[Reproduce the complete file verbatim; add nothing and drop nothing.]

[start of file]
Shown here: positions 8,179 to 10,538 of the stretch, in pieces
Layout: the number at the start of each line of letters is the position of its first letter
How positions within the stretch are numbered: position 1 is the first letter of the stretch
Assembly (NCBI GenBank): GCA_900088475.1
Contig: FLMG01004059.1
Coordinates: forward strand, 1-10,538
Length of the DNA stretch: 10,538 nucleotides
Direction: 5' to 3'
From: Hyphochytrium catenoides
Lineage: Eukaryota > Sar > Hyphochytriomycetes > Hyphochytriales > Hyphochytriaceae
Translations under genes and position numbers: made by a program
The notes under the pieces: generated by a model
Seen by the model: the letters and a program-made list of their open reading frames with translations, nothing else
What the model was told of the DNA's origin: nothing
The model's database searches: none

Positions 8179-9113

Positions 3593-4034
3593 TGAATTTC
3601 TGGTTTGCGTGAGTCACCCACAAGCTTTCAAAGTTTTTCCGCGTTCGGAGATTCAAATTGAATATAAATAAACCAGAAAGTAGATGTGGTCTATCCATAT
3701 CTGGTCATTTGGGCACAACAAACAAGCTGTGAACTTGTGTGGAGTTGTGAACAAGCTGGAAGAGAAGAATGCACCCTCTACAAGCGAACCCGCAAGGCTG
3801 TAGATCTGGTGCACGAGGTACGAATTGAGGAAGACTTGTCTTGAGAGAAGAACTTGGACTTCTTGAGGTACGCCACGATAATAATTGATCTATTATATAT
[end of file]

Shown here: positions 8,179 to 10,538 of the stretch, in pieces
Layout: the number at the start of each line of letters is the position of its first letter
How positions within the stretch are numbered: position 1 is the first letter of the stretch
Assembly (NCBI GenBank): GCA_900088475.1
Contig: FLMG01004059.1
Coordinates: forward strand, 1-10,538
Length of the DNA stretch: 10,538 nucleotides
Direction: 5' to 3'
From: Hyphochytrium catenoides
Lineage: Eukaryota > Sar > Hyphochytriomycetes > Hyphochytriales > Hyphochytriaceae
Translations under genes and position numbers: made by a program
The notes under the pieces: generated by a model
Seen by the model: the letters and a program-made list of their open reading frames with translations, nothing else
What the model was told of the DNA's origin: nothing
The model's database searches: none

Positions 8179-9113

Positions 3593-4034
3593 TGAATTTC
3601 TGGTTTGCGTGAGTCACCCACAAGCTTTCAAAGTTTTTCCGCGTTCGGAGATTCAAATTGAATATAAATAAACCAGAAAGTAGATGTGGTCTATCCATAT
3701 CTGGTCATTTGGGCACAACAAACAAGCTGTGAACTTGTGTGGAGTTGTGAACAAGCTGGAAGAGAAGAATGCACCCTCTACAAGCGAACCCGCAAGGCTG
3801 TAGATCTGGTGCACGAGGTACGAATTGAGGAAGACTTGTCTTGAGAGAAGAACTTGGACTTCTTGAGGTACGCCACGATAATAATTGATCTATTATATAT